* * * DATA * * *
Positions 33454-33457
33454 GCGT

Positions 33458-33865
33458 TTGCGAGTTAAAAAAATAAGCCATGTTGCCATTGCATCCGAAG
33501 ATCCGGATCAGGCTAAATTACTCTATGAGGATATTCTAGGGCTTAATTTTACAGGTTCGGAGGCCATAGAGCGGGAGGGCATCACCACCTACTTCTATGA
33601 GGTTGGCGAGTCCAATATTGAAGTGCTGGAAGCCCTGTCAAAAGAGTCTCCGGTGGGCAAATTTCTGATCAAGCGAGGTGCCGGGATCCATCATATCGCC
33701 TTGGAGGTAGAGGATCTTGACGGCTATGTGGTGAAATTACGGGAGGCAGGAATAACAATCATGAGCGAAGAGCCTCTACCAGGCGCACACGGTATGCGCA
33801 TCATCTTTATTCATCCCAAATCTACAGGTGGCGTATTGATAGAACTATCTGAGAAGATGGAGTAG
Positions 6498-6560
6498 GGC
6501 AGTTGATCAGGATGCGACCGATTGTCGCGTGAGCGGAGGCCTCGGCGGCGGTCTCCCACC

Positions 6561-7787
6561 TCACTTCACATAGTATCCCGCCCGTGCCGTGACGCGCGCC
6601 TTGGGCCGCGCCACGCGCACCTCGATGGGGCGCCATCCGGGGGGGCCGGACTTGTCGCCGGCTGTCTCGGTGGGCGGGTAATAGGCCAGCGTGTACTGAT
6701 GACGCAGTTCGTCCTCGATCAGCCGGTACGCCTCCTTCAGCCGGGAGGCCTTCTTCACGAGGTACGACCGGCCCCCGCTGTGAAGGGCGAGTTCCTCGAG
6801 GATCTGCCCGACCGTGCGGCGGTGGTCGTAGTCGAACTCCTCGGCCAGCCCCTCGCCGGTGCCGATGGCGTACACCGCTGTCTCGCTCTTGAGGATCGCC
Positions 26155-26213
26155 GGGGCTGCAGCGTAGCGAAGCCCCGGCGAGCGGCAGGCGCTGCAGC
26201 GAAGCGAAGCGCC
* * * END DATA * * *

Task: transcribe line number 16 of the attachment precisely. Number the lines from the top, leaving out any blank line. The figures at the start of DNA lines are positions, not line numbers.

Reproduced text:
6801 GATCTGCCCGACCGTGCGGCGGTGGTCGTAGTCGAACTCCTCGGCCAGCCCCTCGCCGGTGCCGATGGCGTACACCGCTGTCTCGCTCTTGAGGATCGCC